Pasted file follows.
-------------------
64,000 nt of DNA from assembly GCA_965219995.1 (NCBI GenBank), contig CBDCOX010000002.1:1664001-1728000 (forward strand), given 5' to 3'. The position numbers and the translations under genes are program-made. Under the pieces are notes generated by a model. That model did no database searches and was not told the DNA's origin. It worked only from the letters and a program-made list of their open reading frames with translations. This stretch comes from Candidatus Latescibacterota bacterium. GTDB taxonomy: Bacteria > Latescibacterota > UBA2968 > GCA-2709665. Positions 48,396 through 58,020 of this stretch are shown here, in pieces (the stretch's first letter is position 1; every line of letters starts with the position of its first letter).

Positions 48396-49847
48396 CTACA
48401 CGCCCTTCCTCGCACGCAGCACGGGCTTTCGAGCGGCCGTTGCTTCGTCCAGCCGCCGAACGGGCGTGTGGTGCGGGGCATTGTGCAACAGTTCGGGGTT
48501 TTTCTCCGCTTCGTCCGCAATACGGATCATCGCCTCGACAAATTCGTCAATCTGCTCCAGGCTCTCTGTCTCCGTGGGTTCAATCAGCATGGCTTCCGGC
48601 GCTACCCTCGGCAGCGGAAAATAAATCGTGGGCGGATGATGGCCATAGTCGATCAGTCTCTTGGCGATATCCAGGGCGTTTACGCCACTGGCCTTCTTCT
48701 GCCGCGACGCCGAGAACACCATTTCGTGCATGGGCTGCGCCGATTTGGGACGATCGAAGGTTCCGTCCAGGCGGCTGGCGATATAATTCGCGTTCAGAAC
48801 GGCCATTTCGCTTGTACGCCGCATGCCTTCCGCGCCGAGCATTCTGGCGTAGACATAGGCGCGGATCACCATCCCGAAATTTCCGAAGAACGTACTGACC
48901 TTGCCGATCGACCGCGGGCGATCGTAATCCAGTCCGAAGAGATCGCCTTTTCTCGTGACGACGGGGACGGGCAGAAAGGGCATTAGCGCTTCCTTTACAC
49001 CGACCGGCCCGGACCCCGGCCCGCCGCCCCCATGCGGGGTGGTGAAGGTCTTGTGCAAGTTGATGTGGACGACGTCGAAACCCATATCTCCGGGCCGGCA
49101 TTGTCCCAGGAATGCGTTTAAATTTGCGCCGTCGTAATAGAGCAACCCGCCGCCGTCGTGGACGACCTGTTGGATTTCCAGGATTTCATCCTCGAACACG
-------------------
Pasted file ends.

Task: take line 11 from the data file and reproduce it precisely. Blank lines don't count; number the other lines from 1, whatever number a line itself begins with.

49101 TTGTCCCAGGAATGCGTTTAAATTTGCGCCGTCGTAATAGAGCAACCCGCCGCCGTCGTGGACGACCTGTTGGATTTCCAGGATTTCATCCTCGAACACG